Gulf Oil Spill Gulf Dead Zone Double Environmental Disaster?

By Erna Buffie
Jun 4, 2010

A dangerous and unplanned scientific experiment is underway in the Gulf, thanks to the combined impact of a massive oil spill and a seasonal dead zone

The gulf oil spill is impacting an ocean ecosystem already under severe stress due to human-induced hypoxia, a drop in seawater oxygen levels.

The BP Oil Spill and the Dead Zone: Environmental Impacts

Every spring and summer for the past 25 years, fertilizer run-off from the Mississippi River has flooded the Gulf with nitrogen and phosphorous, setting off massive phytoplankton or algal blooms. When those blooms die, they sink to the ocean floor where they’re consumed by bacteria that burn up oxygen at a furious rate.The result is a vast, oxygen-starved dead zone, the size of New Jersey, deadly to many ocean creatures that cannot to escape to safer water.

Now, the lethal impact of that dead zone may be compounded by the BP oil spill and a massive slick of oil that’s currently floating on the gulf’s surface waters. In some areas, particularly coastal wetlands and marshes, that thick coating of oil may do double damage – making it impossible for surface waters to absorb oxygen and encouraging even more algal blooms that

But scientists point out that the oil slick could also have the reverse affect, killing off those algal species for which oil is a toxin and blocking the sunlight needed by all photosynthesizing algae. The same may also be true of the chemical dispersants used to break-up the surface oil slicks, which are also toxic to phytoplankton or algae. If that’s the case then the dead zone’s impact may be lessened.

But while the oil and dispersants may inhibit algal growth, most scientists warn that both will likely have a devastating impact on marine animals, poisoning everything from fish larvae and marine birds to sand crabs and sea turtles.

The Gulf Oil Spill, the Dead Zone and the Deep Water Environment

Further off the coast, in deeper waters, the BP oil spill may have a less intense effect on the dead zone, thanks to impact of currents, but its impact may be no less lethal in those deep water areas where the spilling oil originates. That’s because the natural, ocean borne microorganisms that are busy breaking down the oil, also consume oxygen and could form their own dead zones. As a result, gulf mid-waters already naturally low in oxygen may expand down toward the ocean floor and up toward the surface, causing mortality among less mobile creatures like corals, worms and crabs and a loss of habitat and forced migrations for species that are able escape the low oxygen waters.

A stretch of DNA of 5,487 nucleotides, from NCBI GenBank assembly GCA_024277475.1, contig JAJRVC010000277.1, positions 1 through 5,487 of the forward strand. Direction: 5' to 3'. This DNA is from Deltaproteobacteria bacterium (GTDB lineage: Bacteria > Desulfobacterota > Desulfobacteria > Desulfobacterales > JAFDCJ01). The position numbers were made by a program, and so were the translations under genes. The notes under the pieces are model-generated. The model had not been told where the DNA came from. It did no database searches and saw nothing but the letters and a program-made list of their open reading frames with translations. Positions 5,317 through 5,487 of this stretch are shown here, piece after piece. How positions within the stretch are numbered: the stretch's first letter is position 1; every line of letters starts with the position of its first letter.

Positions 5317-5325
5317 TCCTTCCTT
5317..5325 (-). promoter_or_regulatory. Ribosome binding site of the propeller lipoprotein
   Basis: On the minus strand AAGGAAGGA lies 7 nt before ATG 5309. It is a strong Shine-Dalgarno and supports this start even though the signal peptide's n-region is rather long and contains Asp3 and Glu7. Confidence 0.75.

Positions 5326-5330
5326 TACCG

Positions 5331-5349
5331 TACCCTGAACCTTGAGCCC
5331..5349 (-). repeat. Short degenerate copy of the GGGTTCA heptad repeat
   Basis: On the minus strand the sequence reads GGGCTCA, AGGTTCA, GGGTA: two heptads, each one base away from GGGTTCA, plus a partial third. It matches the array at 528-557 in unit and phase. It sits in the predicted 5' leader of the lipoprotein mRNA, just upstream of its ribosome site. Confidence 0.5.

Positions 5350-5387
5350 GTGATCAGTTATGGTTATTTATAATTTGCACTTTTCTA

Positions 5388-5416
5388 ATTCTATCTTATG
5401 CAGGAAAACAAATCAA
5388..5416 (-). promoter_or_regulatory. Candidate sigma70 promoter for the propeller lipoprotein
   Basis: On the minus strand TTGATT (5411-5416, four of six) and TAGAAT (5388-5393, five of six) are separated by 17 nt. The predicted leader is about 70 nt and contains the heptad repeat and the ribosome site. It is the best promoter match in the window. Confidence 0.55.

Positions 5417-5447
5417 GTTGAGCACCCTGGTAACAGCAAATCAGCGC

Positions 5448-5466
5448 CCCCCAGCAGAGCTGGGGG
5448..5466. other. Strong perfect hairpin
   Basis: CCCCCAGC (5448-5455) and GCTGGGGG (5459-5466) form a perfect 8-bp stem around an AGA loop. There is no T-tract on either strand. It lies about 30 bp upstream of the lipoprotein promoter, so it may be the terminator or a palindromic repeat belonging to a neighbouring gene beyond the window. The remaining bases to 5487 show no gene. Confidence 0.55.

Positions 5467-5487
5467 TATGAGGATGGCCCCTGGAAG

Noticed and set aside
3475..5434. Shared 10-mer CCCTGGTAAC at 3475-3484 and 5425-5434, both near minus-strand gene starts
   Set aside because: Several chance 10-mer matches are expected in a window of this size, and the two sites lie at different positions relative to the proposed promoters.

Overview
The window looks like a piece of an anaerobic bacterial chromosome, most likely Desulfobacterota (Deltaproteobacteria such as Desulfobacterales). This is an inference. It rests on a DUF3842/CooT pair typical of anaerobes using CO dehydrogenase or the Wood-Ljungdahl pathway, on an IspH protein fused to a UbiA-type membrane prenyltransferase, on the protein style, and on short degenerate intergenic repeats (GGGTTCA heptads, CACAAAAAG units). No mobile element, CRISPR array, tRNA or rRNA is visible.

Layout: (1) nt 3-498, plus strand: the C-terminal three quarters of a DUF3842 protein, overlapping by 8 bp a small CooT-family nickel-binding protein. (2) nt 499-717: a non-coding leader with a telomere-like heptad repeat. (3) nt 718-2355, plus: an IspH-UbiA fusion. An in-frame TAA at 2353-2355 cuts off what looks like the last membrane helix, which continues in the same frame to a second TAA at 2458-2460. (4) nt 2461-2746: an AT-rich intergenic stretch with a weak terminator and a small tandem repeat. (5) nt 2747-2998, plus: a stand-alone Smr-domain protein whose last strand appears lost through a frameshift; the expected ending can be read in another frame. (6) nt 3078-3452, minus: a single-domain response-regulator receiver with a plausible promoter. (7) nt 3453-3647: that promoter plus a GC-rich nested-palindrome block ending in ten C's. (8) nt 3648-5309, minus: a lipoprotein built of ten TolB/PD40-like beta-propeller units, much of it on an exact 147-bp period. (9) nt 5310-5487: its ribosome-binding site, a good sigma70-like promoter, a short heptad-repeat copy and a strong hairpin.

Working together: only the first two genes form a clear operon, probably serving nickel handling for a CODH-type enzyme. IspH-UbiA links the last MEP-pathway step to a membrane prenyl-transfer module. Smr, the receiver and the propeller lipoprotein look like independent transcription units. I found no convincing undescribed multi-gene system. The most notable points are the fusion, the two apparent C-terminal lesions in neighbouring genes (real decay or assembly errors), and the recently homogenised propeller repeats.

Scientists to Examine Environmental Impact of Seasonal Dead Zone and Oil Spill

According to reports, there is already one scientific expedition underway in the Gulf examining the combined impact of the oil spill and the dead zone. That expedition is being led by biological oceanographer, Dr. Nancy Rabelais, a scientist with the Louisiana Universities’ Marine Consortium. An expert who has been studying the dead zone for more than two decades, Rabelais’ 2010 survey will examine areas where the oil spill and seasonal dead zone overlap. Other scientists plan on launching similar expeditions over the next few months, aimed at assessing the combined impact of the dead zone and the oil spill.

Source: For more detailed information on the combined impact of the oil spill and the dead zone check out the following report:

David Biello, “How Will the Oil Spill Impact the Gulf’s Dead Zone?” Scientific American, June 3, 2010.

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